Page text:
#6 – The Existentialist

Until 2017, Hugh Hendry was a maverick – an outspoken and highly controversial hedge fund manager. He closed his fund in 2017 after a period of lackustre but far from shocking performance and has become a property developer and landlord of upmarket rentals on the billionaire favourite Caribbean hideaway of St Bart’s. In this episode, he talks about his new life, how he has traded in his Bloomberg for surfing and yoga, why he is still a worrier and why he has chosen this new life as a property magnate.


Former hedge fund manager Hugh Hendry is best known as the man who made 30% in 2008, when others crashed, including many so-called hedge funds. He described his cockroach mandate as being a survivor no matter what. He closed the fund in 2017 after a period of lackustre but far from shocking performance and has become a property developer and landlord of upmarket rentals on the billionaire favourite Caribbean hideaway of St Barts. But few owners of vacation lets could tell you what the 10 year bill has done in the last month, let alone give a coherent view of how it might move in 2022. Hugh may have retired but he has certainly not let go. He views the world through a different prism – he is like a photographer who only uses a fish-eye lens. We recorded on a cold London day and on St Barts, it was just as windy, as you may hear.

Hendry talks of how he nearly became an accountant (really!), the conceit and arrogance of a well-informed argument, how he had a lot of engagement with James Anderson when he was at Baillie Gifford, the conundrum as we recorded in December, 2021, of high current inflation and lower trending bond yields, how he exploited unexplored corner of the stock markets to profit from tail events and his views on Modern Monetary Theory. Hendry talks of having swapped his past life, a “life spent in the future”, for a rigorous exercise regime, surfing and yoga, but he remains a keen student of markets.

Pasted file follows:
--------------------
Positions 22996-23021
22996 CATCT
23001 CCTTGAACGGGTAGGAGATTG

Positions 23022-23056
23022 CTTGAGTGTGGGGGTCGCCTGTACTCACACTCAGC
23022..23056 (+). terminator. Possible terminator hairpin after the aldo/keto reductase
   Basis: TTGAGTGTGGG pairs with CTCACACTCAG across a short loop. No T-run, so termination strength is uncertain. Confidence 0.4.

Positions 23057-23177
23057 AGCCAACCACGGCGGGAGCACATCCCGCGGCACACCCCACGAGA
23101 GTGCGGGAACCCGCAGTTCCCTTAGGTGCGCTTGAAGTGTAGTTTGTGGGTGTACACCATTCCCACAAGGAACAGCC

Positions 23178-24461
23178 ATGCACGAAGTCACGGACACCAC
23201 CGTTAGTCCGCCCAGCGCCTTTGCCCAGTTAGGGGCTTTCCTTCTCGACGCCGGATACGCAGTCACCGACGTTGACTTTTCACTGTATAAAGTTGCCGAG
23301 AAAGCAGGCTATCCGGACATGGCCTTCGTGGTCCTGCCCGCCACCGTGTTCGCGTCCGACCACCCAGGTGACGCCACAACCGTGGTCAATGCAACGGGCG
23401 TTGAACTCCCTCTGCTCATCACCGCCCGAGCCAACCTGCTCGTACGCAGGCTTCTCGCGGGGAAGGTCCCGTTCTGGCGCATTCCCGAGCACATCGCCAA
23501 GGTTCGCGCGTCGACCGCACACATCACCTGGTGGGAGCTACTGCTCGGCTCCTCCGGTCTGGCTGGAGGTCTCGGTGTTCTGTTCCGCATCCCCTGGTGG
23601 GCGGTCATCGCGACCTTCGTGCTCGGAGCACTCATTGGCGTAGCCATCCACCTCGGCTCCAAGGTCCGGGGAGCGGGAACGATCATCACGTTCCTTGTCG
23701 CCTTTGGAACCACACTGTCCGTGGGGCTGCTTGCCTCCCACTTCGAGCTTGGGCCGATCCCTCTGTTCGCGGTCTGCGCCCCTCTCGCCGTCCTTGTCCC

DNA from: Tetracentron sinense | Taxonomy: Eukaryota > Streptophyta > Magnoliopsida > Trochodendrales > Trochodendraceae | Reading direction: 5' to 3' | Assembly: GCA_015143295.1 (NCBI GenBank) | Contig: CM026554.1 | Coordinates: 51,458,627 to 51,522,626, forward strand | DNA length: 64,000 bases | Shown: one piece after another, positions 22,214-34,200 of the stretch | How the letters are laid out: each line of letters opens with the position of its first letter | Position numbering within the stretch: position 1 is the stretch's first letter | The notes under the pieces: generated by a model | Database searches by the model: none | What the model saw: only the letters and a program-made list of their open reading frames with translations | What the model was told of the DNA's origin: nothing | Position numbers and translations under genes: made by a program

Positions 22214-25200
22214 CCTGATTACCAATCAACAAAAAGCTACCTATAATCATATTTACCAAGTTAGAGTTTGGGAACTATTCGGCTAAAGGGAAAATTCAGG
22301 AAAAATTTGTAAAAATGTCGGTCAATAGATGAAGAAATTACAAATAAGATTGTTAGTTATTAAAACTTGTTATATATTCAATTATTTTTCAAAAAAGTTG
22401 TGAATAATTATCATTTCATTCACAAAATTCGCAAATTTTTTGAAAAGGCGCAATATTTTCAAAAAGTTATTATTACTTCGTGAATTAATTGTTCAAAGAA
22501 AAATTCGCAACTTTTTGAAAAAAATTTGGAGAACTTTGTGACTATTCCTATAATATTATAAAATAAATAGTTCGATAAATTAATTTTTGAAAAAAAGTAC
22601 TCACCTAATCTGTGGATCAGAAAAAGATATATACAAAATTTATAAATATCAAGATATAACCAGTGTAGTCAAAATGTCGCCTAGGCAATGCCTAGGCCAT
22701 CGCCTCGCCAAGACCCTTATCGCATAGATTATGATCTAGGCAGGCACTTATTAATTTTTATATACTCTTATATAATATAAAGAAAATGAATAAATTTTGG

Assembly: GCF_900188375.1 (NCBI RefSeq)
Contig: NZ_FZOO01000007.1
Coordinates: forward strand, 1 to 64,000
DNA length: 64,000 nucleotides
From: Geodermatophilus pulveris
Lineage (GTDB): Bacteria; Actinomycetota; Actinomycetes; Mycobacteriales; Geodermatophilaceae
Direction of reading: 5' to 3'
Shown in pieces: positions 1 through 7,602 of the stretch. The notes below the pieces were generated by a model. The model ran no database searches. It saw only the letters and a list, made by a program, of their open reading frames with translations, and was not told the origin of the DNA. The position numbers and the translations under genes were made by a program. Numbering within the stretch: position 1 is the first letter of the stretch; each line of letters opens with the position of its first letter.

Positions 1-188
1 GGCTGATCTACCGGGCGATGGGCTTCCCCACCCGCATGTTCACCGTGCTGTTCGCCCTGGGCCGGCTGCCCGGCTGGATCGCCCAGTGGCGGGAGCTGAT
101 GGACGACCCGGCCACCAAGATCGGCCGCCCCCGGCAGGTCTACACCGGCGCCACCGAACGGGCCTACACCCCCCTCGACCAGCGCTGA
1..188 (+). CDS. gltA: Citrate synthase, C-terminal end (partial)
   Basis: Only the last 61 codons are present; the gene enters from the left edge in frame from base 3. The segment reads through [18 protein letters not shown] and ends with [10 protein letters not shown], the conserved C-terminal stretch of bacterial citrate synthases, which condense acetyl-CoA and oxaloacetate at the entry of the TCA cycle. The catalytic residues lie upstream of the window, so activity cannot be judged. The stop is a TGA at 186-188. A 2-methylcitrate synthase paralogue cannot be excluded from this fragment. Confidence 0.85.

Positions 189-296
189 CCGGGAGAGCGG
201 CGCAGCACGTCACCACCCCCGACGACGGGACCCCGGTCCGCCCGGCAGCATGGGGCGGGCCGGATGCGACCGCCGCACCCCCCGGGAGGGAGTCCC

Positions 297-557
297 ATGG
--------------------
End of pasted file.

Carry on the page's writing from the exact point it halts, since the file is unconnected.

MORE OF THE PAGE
Hendry was born in Castlemilk in Glasgow, Scotland, in 1969. Castlemilk was a scary place. It probably still is. As a 12 year old, I have strong memories of standing at the bus stop outside the swimming pool, fearful of attack. I would never have stood there without friends – a lone schoolboy in a blazer would have been an irresistible target for the local gangs. Hendry’s achievements, including being the first of his family to go to university, should therefore not be under-estimated. And it’s this background which always comes to my mind when he starts quoting French philosopher, Albert Camus.

Hendry was always seen – and sees himself – as a maverick. The hedge fund world is not solely populated by shy retiring quants so this is saying something. But he prospered as a highly original, very opinionated manager who took on complex trades that few others had even thought of, often betting on black swan type events which would afford a highly asymmetric payoff in the event of a financial disaster.

He is definitely a Marmite character whom people either love or hate, but his insights are often unusual and invariably perceptive. He puts together a framework from the world of macro by joining unrelated areas, by picking individual equities as a lever for exposure to macro changes and by assembling a series of apparently unrelated best which have a hidden correlation.

In this interview, we talked about his current life, his investing philosophy and touched on how he sees the future unfolding. I was surprised at how closely he still monitors markets in his new role.

Hendry once said to an interviewer: “To my mind, the three most important principles when it comes to investing are Albert Camus’s principles of ethics: God is dead, life is absurd and there are no rules.”


Hendry has swapped his Bloomberg for life as a landlord. He now rents out this villa, 6 beds, for $180k per week at peak season.


Hendry, as you would expect, is a brilliant writer. Now he enjoys doing the occasional podcast and he also has a highly successful YouTube channel and Instagram account. He explains that he has always been visual, something which he neglected at Baillie Gifford. He didn’t thrive in their environment. But when he joined Odey Asset Management, Crispin used charts and this was a revelation. Crispin taught him to misbehave, to dare to be different and inspired in him greater creativity. Hence the richness of his YouTube videos (some filmed by famous director Dean Freeman) – watch this one with Hendry skateboarding in his Paris apartment – and his Instagram account. The social media presence is a prelude to a book about his life in finance – watch this space.